A Tale of Two Tuners—Pros & Cons of Two Common Guitar Tuners
Whether you're a new guitar player or are just fed up with the struggle to keep your guitar in tune, it's time to think about investing in a digital tuner. Once you familiarize yourself with its controls, a tuner will immediately take all the frustration out of tuning your guitar and help you keep the instrument sounding its best every time you play.
Two common types of tuners to consider are the clip-on tuner and the pedal tuner. Each has its share of advantages and disadvantages depending on your approach to playing the guitar, so it's useful to evaluate these differences to help you make up your mind.
A clip-on tuner is equipped with a clamp that allows it to clip to the headstock of your guitar. It has a small, digital screen that you can position to face you. This style of tuner is typically mounted to the rear of the headstock so that it's easily visible and it's ready to be used with the quick push of a button.
- Their lightweight nature makes them easy to carry in your guitar gig bag or even in a coat pocket.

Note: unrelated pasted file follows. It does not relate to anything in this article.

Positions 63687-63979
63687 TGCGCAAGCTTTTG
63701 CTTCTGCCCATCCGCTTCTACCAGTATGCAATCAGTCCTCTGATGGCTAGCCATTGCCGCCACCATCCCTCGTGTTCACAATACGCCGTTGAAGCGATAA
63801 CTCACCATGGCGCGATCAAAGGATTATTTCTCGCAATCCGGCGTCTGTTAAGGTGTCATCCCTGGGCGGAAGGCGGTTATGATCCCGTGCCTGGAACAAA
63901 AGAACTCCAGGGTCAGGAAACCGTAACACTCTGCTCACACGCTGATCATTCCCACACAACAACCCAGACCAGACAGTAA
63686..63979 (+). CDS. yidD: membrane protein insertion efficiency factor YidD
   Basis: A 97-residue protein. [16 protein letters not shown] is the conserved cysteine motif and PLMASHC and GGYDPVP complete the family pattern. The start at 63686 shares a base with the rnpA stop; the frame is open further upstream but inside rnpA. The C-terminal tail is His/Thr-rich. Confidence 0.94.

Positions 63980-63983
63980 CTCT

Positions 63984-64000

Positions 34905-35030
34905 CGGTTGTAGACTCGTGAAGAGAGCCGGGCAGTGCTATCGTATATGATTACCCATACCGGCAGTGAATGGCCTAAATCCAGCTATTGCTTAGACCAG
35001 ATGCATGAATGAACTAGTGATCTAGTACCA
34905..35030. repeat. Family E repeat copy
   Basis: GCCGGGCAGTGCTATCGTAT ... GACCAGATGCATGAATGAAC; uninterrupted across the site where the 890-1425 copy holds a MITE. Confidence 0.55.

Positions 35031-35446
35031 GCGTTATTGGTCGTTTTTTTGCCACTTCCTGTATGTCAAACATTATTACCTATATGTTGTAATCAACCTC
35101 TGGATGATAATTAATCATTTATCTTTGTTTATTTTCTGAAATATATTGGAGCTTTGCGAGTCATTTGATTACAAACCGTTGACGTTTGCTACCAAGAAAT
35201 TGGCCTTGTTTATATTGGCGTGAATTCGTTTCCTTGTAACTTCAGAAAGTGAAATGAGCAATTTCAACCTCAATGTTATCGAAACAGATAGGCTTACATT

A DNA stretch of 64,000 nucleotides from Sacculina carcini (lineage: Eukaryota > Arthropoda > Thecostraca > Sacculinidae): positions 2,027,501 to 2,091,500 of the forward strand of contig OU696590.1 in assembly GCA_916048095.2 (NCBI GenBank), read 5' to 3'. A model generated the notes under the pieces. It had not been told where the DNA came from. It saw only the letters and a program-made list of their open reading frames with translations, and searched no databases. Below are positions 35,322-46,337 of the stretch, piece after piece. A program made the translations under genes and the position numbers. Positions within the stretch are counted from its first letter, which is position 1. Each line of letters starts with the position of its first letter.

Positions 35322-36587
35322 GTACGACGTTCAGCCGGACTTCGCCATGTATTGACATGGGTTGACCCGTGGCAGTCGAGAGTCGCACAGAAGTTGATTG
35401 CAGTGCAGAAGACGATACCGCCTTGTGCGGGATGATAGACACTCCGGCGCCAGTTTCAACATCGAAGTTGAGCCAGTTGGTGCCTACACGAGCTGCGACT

- Because they clip to the instrument instead of connect to it electronically, they're equally suitable for acoustic and electric guitars.
- Because this tuner is picking up the intonation of your guitar strings through either sound or vibration, there's a chance that the true pitch could be altered in noisy settings, which could impact your ability to tune accurately.
- Because clip-on tuners are powered exclusively by batteries, a dead battery could mean that the device won't work when you need it most.
A pedal tuner sits on the floor (alongside other guitar pedals if you use them) and is connected to your guitar and amplifier with a set of cables. When you need to tune your guitar, you step onto a switch on top of the tuner to activate it.
- Because this tuner is connected directly to your instrument, you're guaranteed to get an accurate reading.
- Many tuners will kill the signal to your amp once you engage the pedal, which means that you'll be able to quietly get in tune once you activate the tuner. Stepping on the pedal again restores the signal to the amp.
- Although pedal tuners can be powered by batteries, they can also be connected to a power supply. Doing so means that you'll never have to worry about your battery dying at an inopportune time.
- Because this style of tuner connects with your guitar with a cable, it's only suitable for electric guitars or acoustic guitars that contain a pickup; a standard acoustic guitar won't work with this type of tuner.
- Pedal tuners are larger than clip-on tuners, which means they're heavier to carry and take up more room in your guitar case.
If you want to test these tuners out, or if you're curious about how they will work with your guitar, contact music stores like Mike's Brass & Woodwind.